Superman: Superman: The Movie part 5

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Ninety minutes or so into Superman, Lex Luthor, in his luxurious basement, puts together a chain of logic that leads to a chance to murder Superman.

Here is his chain: Superman is from Krypton, which exploded. Exploding planets create debris. Debris, drifting through space, becomes meteorites. Meteorites from the exploded Krypton would have specific radioactive signatures. Ergo (his word), a meteorite from Krypton will kill Superman.

Let’s examine this a little more closely. Lex Luthor, by his own admission the most brilliant man in the world, has a plan to kill Superman that involves exposing him to a rock from his home planet. Let’s set aside, for the moment, the fact that no aspect of his chain of logic makes any sense whatsoever. The first question is, why does Lex Luthor need a plan to kill Superman? We know at this point that he has some kind of diabolical scheme in play, but why does that create a pressing need to kill Superman, indeed, a need that supersedes all planning for his nefarious plot? For that matter, why, if Lex Luthor has a diabolical scheme, do we never see him actually executing any aspect of that scheme? Ninety minutes into the movie, all we have seen Lex do is lounge, swim, proclaim his greatness, insult his underlings and bitch about stuff. Whatever his evil plot is, its implementation takes up not one second of his time.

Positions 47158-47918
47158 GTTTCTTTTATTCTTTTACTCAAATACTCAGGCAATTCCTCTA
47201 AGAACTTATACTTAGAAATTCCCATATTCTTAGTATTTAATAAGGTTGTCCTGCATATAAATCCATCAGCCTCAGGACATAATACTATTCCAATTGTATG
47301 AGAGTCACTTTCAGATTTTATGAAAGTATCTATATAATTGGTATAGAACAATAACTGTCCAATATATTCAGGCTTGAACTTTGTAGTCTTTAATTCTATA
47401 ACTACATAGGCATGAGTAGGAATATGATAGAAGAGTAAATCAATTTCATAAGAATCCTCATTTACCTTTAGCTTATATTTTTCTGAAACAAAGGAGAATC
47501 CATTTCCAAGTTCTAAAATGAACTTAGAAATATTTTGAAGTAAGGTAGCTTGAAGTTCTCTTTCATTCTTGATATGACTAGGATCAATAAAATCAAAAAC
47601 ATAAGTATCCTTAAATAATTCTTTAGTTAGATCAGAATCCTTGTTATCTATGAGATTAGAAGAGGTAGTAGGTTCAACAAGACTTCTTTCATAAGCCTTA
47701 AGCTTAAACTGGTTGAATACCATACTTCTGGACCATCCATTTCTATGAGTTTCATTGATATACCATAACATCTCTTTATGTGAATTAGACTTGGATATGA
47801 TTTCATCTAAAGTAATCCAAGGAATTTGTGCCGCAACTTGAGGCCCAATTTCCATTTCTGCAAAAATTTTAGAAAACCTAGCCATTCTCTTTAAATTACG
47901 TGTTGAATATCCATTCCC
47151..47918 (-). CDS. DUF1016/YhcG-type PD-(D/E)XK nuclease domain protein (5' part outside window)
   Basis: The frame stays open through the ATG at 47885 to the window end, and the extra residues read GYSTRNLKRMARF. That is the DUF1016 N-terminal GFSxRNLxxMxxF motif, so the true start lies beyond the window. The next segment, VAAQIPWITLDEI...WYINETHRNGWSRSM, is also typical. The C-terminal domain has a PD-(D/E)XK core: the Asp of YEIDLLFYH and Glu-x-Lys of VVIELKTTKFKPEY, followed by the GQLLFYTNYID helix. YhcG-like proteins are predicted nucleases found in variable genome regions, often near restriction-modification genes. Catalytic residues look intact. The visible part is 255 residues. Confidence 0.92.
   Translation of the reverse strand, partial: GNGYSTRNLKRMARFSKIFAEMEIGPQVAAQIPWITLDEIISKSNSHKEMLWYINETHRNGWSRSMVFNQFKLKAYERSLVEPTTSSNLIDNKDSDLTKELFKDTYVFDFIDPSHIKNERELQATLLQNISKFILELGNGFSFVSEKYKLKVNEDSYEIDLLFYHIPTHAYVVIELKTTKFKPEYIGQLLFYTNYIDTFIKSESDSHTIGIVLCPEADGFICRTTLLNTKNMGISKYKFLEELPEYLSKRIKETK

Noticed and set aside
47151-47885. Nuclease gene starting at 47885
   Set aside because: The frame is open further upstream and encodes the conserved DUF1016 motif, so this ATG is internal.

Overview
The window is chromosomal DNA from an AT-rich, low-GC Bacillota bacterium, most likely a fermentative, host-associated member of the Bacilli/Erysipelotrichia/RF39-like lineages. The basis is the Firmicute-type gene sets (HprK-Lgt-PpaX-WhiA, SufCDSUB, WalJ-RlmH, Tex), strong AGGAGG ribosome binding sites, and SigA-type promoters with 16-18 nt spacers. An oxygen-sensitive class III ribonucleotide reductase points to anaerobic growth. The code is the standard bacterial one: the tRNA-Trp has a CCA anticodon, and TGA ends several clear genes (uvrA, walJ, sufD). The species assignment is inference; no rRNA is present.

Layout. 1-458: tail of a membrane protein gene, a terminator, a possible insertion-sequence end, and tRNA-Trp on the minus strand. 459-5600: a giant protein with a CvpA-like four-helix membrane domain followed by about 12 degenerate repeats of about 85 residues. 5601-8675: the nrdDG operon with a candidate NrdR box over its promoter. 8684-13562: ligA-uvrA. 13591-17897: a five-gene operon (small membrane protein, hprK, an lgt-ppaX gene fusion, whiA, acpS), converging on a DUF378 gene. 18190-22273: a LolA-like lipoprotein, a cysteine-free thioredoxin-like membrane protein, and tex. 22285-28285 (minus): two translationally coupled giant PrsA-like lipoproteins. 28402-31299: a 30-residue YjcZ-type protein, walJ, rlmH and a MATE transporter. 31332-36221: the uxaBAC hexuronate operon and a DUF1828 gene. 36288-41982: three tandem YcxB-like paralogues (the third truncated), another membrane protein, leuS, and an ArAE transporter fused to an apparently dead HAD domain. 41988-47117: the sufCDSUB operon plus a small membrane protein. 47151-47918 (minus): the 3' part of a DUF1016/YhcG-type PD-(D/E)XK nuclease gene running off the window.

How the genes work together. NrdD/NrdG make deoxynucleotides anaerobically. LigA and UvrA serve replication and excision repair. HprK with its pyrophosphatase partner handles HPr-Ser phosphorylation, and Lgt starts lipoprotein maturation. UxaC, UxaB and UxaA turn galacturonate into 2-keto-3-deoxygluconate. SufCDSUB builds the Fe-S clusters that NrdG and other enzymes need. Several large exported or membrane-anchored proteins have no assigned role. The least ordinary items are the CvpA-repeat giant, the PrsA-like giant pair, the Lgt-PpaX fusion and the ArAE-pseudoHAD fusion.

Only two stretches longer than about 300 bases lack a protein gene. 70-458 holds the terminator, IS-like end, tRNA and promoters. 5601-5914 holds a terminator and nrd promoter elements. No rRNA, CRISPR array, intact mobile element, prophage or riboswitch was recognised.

Okay. So, Lex Luthor has a plan, which he doesn’t need to do any work to pursue, or at least any work that the cinematic narrative needs to examine, and he’s suspending whatever non-work he has to do in order to hatch a more pressing scheme to kill Superman. Why, again, does he need to kill Superman? Supeman doesn’t even know Lex exists, much less know anything about his evil plan. Lex is “worried” in a vague sense that Superman might foil his scheme, but he has no evidence whatsoever that this is a genuine threat to his activities. Then, on top of that, his plan to kill Superman involves this thing with a meteorite, which makes sense on no level at all. In Lex’s mind, meteorite = rock from Krypton, and rock from Krypton = death to Superman. The fact that this turns out to be true is coincidence, the opposite of a conclusion brought about through deductive reason.